7000m+ mountains; stunning alpine lakes; lush foothills covered in pine forests; yurt-dwelling horse breeders, yak herders and shepherds everywhere; constant invitations to drink fermented horse milk; and ulak, the craziest sport on the planet, no exaggeration. All of these contribute to making Kyrgyzstan an amazing places to travel in, which is why I included it on this site despite being more “off the beaten track” than “off the unbeaten track”.

A horse breeder in the mountains around the Suusamyr Valley, Kyrgyzstan

A horse breeder in the mountains around the Suusamyr Basin


The first things I should mention about travel in Kyrgyzstan are the following two organisations: Community-Based Tourism (CBT) and Shepherd’s Life. They are set up to help local people make a bit of money from tourism by providing homestays, yurt stays, guides and horse treks. Travellers’ reports on them are for the most part good, although it does seem they bring in tourist money only to one or two people in each village for the home stays rather than spreading money throughout the community and their yurt stays are in very unauthentic yurts especially designed for tourists. My advice is to use CBT or Shepherd’s Life representatives in towns or villages for information, which they are always happy to give for free without trying to sell their services, then do your trekking on your own. They can, for example, point you to the beginning of the trail from Kyzart over the mountains to Lake Song Kol, which is very easy to follow without a guide once you know where it starts. This way you will not have to pay a guide and you will undoubtedly be invited to stay in real yurts by real shepherds who you can then give US$5 – US$10 per night as a thank you present when you leave. This advice is valid for all the areas covered on this website, where trails are easy to follow once you have been pointed in the right direction. If, however, you plan to do any serious mountaineering or trekking in uninhabited areas you should of course take a guide unless you are a very experienced trekker. If you speak no Russian or Kyrgyz whatsoever you should probably bring a tent just in case, as invitations to stay with herders may be less forthcoming. Travelling like this I averaged US$10 a day over a month in 2010, got plenty of free horse rides to with locals I was staying with who invited me up into the mountains with them to their herds, saw a real 50-man game of ulak instead of the pathetic 5-man ones organised by CBT especially for tourists and only slept in a hotel a total of 5 nights over the whole month.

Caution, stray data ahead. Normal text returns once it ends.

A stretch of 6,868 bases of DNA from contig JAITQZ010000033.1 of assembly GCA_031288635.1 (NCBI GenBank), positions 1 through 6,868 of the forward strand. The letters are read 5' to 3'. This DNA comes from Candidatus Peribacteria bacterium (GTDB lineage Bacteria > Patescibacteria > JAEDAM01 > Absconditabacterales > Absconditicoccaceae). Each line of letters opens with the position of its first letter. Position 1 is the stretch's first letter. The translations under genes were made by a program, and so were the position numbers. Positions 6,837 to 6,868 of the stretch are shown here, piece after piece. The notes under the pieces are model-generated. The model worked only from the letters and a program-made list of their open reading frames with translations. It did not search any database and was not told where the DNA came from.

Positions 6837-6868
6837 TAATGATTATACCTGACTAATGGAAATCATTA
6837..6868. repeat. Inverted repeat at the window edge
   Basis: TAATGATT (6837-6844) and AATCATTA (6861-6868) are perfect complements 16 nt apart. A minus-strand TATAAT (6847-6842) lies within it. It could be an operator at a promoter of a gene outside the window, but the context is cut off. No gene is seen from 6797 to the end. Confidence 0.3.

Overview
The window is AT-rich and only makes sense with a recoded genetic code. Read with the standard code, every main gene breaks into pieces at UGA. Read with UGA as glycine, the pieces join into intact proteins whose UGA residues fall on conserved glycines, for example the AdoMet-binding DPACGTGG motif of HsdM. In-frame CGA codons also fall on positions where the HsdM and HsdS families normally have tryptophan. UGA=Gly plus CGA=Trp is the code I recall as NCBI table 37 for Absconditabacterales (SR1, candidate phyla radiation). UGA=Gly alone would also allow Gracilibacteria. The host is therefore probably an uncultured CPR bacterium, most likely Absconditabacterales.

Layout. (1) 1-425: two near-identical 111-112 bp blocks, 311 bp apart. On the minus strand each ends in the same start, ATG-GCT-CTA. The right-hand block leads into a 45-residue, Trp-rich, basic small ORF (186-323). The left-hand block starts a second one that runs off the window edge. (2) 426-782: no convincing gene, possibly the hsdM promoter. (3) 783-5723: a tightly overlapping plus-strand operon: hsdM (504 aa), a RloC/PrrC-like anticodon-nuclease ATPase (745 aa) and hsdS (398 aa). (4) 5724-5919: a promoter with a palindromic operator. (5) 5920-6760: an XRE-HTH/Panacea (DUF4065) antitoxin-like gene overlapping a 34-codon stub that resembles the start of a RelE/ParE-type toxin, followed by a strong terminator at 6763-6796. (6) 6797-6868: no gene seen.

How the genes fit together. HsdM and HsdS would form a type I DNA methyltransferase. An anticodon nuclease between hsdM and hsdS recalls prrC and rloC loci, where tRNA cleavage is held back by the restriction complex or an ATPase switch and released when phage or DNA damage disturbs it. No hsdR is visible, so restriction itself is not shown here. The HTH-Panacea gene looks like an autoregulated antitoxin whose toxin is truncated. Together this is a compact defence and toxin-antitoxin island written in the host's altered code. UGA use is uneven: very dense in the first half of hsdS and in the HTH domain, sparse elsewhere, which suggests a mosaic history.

Unless you are crossing into Kyrgyzstan from China, Kazakhstan, Uzbekistan or Tajikistan, or taking a long-distance train from Russia, you are likely to begin your trip in Bishkek, Kyrgyzstan’s capital. Transport along the road heading south-east out of the city in the direction of Lake Song Kol goes from Bishkek’s Zapadny Avtovokzal (Western bus station). There are lots of shared taxis, some cheaper public minivans and perhaps one even cheaper bus every day to most major settlements. Transport south-west out of the city in the direction of Suusamyr, Osh, Sary Moghul and Tajikistan goes from Bishkek’s Osh Bazaar. There are connecting roads between the south-east and south-west roads further south in the country but no public transport on them, so you need to hitch hike or hire your own car, both of which are very easy. The more northerly of these two connecting roads passes through Kyzyl Oi.

If you don’t want the hassle of finding public transport or don’t like the idea of doing so without Russian language skills you can hire a guide, your own vehicle or horse at the CBT office in Bishkek (address: 58 Gorkiy on the corner with Matrossov).

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